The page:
Photoshop/GIMP request

If you’re a power user of either of these programs, I would very much like to know what you believe to be the 30 most important application commands, in order of how often you use them. Is it Dodge, Burn, Paste Special, Line, or something to do with Layers? If you are able to tell me the hotkey that triggers the function as well, that would be ideal. Thanks very much.

Liberal integrity

Mike Florio of Pro Football Talk desperately tries to cover his backside after the St. Louis Post-Dispatch admitted that it has no evidence that Rush Limbaugh ever made the “divisive” comments that caused him to be dropped from the ownership group bidding for the Rams.

“When posting on the matter on Monday, we made it clear that Limbaugh contends he never said the words.”

That’s Florio’s story now. But that’s also a very misleading characterization of his earlier post on the matter, to say nothing of the intervening posts made in the five days between Monday and Saturday:

During his Monday show, Limbaugh broadly claimed that 15 hours per week of radio programming covering 21 years had been reviewed. (It’s a job that would take more than 16,000 hours, so he apparently has a bunch of employees.) Said Limbaugh, “There is not even an inkling that any words in this quote are accurate.”

But here’s the key — he never directly denied saying the precise words that Burwell assigned to him. Sure, Limbaugh made vague claims of libel and slander, but there should be no ambiguity here. If Burwell attributed a concocted, made up quote to Limbaugh, Limbaugh’s lawyers should be demanding a retraction and a large bag of cash.

Though I’ve got no idea whether Limbaugh said it, Burwell says that Limbaugh said it. And if Limbaugh didn’t say it, he’s got an open-and-shut defamation claim against Burwell, the Post-Dispatch, and anyone else who has attributed that quote to Limbaugh….

Look, either he said it or he didn’t. And in referring to an item from the Post-Dispatch that troubled him because it suggested that he supports slavery, all Limbaugh had to do was read the quote that Bryan Burwell attributed to Limbaugh and say, “Folks, here are the words they say that I said. And I swear to you that I never uttered these words.”

The fact that Limbaugh didn’t do that makes us think that maybe he said it. And we’ll continue to think that maybe Limbaugh said it until Limbaugh either specifically and categorically denies making the remark or successfully sues Burwell and the Post-Dispatch for falsely claiming that Limbaugh made a statement that any fair-minded person would regard as incredibly and patently racist.

I like Pro Football Talk. It’s a good NFL-related site. But, like many of its readers, its ludicrously biased coverage of the affaire Limbaugh has forced me to concur with many other PFT readers who have concluded that its proprietor appears to have the integrity of a player’s agent and the spine of a sea slug. Everyone who knew anything about Limbaugh and the way the left obsessively tracks his show knew there was no chance that he had said anything even remotely similar to what was falsely attributed to him. Read the comments, as it’s obvious that a lot of PFT readers are not inclined to let Florio skate by on this one.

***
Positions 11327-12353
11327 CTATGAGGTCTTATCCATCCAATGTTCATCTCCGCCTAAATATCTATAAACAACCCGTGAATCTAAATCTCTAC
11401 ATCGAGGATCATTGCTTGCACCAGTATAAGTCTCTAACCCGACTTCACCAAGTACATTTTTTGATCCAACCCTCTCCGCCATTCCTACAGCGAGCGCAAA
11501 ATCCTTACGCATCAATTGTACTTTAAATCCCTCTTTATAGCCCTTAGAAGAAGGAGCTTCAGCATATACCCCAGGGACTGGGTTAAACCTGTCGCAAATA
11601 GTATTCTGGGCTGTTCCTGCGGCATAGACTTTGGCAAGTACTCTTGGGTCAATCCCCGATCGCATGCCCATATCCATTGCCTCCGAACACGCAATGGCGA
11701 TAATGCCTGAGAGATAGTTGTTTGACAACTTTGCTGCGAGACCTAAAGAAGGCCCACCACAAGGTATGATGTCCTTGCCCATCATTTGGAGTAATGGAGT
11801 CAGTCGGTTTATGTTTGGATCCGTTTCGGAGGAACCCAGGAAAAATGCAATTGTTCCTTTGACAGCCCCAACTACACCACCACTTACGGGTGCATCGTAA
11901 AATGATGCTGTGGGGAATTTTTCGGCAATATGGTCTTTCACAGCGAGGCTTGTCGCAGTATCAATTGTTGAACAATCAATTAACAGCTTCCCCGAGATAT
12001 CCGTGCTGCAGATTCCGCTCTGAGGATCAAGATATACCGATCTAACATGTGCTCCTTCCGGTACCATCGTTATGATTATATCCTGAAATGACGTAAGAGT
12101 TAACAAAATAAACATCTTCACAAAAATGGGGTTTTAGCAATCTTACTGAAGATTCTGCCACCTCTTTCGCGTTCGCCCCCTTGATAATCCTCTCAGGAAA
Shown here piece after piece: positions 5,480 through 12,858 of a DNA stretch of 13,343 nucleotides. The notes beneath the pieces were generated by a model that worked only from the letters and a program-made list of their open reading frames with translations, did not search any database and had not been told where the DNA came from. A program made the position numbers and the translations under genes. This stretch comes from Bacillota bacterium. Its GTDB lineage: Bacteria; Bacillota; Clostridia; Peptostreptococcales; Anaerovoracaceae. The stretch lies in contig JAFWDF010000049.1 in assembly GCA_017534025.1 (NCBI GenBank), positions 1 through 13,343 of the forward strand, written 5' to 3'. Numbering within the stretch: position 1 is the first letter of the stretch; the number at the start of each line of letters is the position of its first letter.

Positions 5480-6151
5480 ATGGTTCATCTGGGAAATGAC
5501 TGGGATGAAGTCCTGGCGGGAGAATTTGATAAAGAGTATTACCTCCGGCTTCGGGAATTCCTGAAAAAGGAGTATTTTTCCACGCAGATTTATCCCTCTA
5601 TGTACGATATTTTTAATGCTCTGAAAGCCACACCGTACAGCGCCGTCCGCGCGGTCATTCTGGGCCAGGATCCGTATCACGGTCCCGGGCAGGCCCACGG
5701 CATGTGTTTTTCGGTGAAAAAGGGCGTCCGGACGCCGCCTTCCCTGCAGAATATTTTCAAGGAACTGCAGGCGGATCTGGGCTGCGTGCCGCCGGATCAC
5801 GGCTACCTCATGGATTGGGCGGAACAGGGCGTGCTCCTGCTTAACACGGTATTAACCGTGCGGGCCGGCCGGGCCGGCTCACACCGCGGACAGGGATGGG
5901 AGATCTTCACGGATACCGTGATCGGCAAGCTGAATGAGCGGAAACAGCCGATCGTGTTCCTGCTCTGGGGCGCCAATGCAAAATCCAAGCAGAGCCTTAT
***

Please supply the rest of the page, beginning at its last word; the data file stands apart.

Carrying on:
The man owes Limbaugh an unmitigated apology as does the NFL commissioner, Smith from the NFLPA, and a whole host of other media lefties who mindlessly leaped to the attack and in doing so shredded their false claims to objectivity. I rather hope Rush does as Florio originally suggested and follows through in suing those who slandered him.

Rush is right

It’s not actually about the NFL:

As I explained on my radio show, this spectacle is bigger than I am on several levels. There is a contempt in the news business, including the sportswriter community, for conservatives that reflects the blind hatred espoused by Messrs. Sharpton and Jackson. “Racism” is too often their sledgehammer. And it is being used to try to keep citizens who don’t share the left’s agenda from participating in the full array of opportunities this nation otherwise affords each of us. It was on display many years ago in an effort to smear Clarence Thomas with racist stereotypes and keep him off the Supreme Court. More recently, it was employed against patriotic citizens who attended town-hall meetings and tea-party protests.

These intimidation tactics are working and spreading, and they are a cancer on our society.

In the last two years I’ve been subjected to one successful and one unsuccessful attempt to bar me from an opportunity based solely upon my ideological beliefs, which is ironic considering that I am more often in the gatekeeper’s position than I am in the position of one attempting to pass through the gate. As an occasional acquisitions consultant for two publishers, I’ve shot down 10x more book proposals in the last three years than I ever proposed in the entire course of my writing career, let alone had rejected.

My question to those who think it is correct to bar the likes of Rush Limbaugh or me from various opportunities on the basis of our ideological beliefs is this: is it correct for us to bar those who possess ideological beliefs with which we disagree from opportunities that we control? Because if those are the new rules, I don’t have any problem playing that game.